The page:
Social media spending by banks plateaus as interest wanes

Social media spending by banks plateaus as interest wanes

The use of social media by banks has 'plateaued', with the average spend stuck below EUR500,000 per annum, according to data from Efma and Wipro.

The research - conducted among 100 banks worldwide - found that social media efforts were mainly managed by the marketing department followed by the branding and communications team.

With a clear focus on hard-to-measure metrics such as 'engagement' and brand management, the average spend by banks is not surprisingly miniscule, with 80% of the firms contacted by Efma allocating less than EUR0.5 million per annum, and barely ten per cent of the sample pushing beyond the EUR1 million mark.

The study found that few banks are prepared to use popular social media channels such as Facebook and Twitter, for transactional activities.

"The impression we have from speaking to banks is that this is not a priority for social media," says Efma. "Banks would prefer to encourage customers onto the bank's website for transactions or product sales, where security can be guaranteed and a better level of service provided."

But for those who get the mix right, the results can be rewarding. The report cites the experience of Turkey's DenizBank, which released a balance-checking and money transfer app for Facebook users in January 2012.

The bank says that 10% of its online banking customers have registered to the use app, representing 150,000 users. Since release, DenizBank has acquired 140,000 new Facebook fans, and generated over 3 million viral impressions from Facebook ads.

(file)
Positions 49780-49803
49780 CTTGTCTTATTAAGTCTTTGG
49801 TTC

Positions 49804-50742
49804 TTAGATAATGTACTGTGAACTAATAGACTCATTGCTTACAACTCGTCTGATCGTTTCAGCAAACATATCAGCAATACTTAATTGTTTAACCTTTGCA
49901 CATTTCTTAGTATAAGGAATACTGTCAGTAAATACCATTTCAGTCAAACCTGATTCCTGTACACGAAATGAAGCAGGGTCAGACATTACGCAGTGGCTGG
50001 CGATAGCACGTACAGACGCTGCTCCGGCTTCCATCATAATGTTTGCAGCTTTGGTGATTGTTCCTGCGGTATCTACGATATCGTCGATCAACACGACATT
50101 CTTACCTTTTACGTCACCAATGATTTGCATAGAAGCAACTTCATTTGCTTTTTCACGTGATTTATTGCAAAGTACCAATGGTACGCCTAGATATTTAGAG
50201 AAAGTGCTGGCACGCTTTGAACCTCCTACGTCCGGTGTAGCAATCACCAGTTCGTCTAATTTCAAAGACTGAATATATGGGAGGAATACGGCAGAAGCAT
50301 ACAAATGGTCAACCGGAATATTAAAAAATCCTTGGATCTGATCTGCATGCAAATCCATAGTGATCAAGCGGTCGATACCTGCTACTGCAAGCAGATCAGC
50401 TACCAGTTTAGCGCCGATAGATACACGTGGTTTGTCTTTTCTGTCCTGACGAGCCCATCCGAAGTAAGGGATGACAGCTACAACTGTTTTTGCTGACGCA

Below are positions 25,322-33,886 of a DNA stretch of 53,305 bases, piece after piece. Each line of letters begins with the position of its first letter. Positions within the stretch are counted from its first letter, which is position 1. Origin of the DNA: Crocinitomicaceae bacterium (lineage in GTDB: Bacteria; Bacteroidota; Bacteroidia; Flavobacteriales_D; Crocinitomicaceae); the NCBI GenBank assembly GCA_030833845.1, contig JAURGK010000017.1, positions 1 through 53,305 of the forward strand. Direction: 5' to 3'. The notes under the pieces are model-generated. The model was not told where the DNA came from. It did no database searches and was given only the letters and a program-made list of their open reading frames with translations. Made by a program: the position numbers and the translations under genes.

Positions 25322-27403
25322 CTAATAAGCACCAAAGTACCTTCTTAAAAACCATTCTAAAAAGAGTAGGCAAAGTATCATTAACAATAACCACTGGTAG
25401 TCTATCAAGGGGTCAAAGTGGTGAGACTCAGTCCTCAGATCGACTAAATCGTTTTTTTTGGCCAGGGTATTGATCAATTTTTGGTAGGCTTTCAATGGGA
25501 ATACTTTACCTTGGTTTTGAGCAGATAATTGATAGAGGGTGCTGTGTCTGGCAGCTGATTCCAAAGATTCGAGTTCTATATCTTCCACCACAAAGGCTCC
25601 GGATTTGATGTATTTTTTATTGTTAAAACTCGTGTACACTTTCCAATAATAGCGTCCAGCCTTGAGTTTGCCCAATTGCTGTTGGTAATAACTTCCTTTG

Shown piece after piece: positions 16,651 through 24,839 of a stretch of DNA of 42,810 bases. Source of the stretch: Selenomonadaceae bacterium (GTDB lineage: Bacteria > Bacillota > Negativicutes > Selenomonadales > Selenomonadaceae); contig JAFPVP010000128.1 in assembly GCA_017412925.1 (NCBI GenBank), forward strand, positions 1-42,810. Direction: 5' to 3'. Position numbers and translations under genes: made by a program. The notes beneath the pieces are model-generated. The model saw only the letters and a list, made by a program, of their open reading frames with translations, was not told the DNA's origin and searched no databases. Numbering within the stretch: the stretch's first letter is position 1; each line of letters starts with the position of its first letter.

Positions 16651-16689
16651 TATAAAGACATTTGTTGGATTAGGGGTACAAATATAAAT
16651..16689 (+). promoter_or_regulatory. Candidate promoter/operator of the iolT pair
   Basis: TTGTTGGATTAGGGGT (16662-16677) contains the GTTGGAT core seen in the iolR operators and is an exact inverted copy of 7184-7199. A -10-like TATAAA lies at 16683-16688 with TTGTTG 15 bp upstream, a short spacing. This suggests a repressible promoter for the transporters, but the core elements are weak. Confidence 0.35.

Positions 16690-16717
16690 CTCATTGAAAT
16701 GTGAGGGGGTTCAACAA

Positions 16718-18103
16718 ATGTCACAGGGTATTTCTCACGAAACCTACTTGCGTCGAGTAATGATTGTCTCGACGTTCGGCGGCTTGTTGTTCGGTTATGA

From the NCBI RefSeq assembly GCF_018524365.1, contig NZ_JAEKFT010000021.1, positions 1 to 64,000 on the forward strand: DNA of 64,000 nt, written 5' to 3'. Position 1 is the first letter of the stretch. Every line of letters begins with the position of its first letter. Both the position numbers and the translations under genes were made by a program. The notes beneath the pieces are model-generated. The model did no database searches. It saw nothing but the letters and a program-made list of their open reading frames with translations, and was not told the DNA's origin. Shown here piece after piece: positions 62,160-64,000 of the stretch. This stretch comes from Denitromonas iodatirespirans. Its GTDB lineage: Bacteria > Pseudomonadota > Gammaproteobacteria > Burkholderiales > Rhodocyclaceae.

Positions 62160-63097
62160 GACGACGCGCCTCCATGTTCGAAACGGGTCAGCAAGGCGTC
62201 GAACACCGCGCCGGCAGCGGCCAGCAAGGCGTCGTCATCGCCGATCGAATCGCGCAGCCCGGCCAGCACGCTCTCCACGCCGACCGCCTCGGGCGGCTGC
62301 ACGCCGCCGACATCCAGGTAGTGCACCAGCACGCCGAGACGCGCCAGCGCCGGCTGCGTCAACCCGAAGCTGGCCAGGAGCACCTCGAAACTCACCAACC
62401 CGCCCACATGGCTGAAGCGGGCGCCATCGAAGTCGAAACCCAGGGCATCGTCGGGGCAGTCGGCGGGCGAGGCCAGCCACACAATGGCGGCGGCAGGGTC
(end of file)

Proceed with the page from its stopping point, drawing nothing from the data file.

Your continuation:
According to DenizBank: "The banking on Facebook project became one of the most successful PR activities in the history of the bank".

However, for the majority "the overall sense is that we have reached a sort of 'plateau' in the use of social media by banks," says Efma. "While some banks are of course just catching up, the leading banks are still working out how best to use this channel in the future, conducting experiments, and looking for indicators from other industries."

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Comments: (5)

A Finextra member
A Finextra member 29 May, 2013, 15:08Be the first to give this comment the thumbs up 0 likes

The dollar value here doesn't worry me. But I appreciate that EUR500,000 is still consider 'small' in the eyes of Banks. What worries me is the last of effectiveness the banks are having. 

Global trends show that 'I hate bank ABC' movements are having far deeper impacts on trust, brand opinion and consumer engagement than any of the banks. Understandably, its tough to compete with the messages like the Debtor's Revolt or the 12-year-old economist, who have such 'human' messages which reached viral scales. But banks just don't understand what social media is.

I still continually draw strong correlations between President Hosni Mubarak's arrogant complacency and that of the banks. Social Media can, and has empowered ideas of everyday people to topple those in power.